“My son died in my  hands, and I will not have mercy on anyone.” A strange tweet by Musk

“My son died in my  hands, and I will not have mercy on anyone.” A strange tweet by Musk
Elon Musk ( Shutter Stock )

 Since American billionaire Elon Musk acquired Twitter, he posts more often than ever and his tweets are stirring up controversies daily–especially after allowing users to return to and reactivate old accounts that had been cancelled.

In a new, tweet that received thousands of likes, Musk responded to a post about the possibility of conspiracy theorist Alex Jones being banned from social media. He wrote: “My firstborn child died in my arms… I felt his last heartbeat.”

“I will not hesitate to show mercy to anyone who uses the death of children for political gain or fame,” he said, referring to the man’s statements about a school massacre in 2012 that killed 28 children.

Today, author Sam Harris tweeted asking if there was any chance Jones’ account could be reconsidered to which Musk replied in shock.

Musk confirms that Jones will not return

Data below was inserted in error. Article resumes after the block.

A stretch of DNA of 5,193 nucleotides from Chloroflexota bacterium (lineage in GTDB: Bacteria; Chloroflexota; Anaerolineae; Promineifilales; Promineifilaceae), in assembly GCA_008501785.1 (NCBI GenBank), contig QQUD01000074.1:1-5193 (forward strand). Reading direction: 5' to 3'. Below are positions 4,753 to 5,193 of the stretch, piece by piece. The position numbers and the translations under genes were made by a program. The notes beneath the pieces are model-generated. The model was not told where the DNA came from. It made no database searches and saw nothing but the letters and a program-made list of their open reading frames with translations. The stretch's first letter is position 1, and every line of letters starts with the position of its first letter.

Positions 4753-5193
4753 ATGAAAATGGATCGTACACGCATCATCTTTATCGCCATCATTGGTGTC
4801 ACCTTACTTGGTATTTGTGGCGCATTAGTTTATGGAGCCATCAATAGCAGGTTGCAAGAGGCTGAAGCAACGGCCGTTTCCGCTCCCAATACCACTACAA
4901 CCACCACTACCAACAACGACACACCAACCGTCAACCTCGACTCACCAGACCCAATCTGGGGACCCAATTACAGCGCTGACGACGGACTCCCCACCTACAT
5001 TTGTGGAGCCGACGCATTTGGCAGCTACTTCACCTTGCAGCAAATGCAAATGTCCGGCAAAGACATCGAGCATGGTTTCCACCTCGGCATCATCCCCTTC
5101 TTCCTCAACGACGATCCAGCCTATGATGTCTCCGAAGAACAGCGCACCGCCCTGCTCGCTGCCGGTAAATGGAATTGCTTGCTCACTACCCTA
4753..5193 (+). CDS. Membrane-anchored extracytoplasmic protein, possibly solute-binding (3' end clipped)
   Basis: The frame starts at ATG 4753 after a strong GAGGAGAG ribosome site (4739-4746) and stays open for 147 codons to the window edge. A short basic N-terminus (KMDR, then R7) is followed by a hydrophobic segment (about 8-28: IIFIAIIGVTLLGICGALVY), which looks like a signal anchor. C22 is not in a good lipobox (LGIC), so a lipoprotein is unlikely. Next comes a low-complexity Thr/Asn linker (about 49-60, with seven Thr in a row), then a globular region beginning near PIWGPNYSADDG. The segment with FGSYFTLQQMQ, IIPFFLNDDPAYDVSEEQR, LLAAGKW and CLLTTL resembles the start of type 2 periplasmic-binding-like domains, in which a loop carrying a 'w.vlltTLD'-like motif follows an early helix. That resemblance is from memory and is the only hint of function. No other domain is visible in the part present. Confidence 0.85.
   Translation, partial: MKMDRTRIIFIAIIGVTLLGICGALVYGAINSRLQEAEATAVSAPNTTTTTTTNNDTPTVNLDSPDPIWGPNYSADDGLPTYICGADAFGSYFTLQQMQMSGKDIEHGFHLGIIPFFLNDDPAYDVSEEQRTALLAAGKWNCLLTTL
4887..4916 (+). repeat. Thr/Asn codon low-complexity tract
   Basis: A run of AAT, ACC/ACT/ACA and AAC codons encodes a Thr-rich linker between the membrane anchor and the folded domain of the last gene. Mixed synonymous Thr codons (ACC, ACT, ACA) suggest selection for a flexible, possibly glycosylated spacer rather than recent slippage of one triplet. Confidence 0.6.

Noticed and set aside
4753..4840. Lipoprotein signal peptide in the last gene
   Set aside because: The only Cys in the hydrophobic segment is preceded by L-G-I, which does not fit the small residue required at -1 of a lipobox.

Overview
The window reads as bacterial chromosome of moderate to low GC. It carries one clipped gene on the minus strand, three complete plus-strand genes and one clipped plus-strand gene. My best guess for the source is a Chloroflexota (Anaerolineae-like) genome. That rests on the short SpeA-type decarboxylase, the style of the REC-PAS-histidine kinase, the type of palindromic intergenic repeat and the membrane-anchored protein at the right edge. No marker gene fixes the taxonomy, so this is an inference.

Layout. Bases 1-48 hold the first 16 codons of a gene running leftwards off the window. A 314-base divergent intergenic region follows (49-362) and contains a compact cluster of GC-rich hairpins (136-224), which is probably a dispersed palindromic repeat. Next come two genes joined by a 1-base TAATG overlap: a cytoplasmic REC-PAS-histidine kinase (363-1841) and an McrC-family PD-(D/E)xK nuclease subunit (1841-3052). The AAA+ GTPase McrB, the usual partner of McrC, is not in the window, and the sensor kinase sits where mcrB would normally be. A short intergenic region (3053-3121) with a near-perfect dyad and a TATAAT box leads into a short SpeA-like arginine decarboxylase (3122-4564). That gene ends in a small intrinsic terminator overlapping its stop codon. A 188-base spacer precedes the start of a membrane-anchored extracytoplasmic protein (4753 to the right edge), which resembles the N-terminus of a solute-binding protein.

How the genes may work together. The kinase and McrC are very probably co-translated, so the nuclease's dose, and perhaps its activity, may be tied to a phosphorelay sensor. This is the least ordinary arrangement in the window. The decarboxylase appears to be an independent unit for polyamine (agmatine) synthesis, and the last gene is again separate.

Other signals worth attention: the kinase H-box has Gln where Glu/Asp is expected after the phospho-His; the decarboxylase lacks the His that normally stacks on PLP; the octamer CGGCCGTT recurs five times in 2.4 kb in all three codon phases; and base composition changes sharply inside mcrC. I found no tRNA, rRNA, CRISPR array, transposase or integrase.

On Friday, the American billionaire stated that he would not permit Jones to come back to Twitter. Somebody had recommended that he return, but he responded with a simply “No.”

Tesla’s chief did not reveal who made the decision to keep Jones banned, but he provided no further details about the process.

Jones, who is widely known for his denial of the Sandy Hook shooting, said he holds no grudge against Musk in a video clip. He went on to describe himself as “the most controversial figure in the world.” The statements were reported by the “Daily Mail” newspaper.

Political pressure

In the video released on Sunday, it was said that Musk was under political pressure not to allow him to return to Twitter.

His comment came approximately 24 hours before former President Donald Trump would be reinstated on Twitter, after Musk put out a survey to gauge users’ thoughts.

Alex Jones has not been active on Twitter since 2018, when his accounts were permanently suspended.

A judge ordered Thursday that Jones and his company pay an additional $473 million for promoting false conspiracy theories about the Sandy Hook school massacre. This lawsuit, brought by the families of victims, now has a total judgment against Jones and his company of $1.44 billion.

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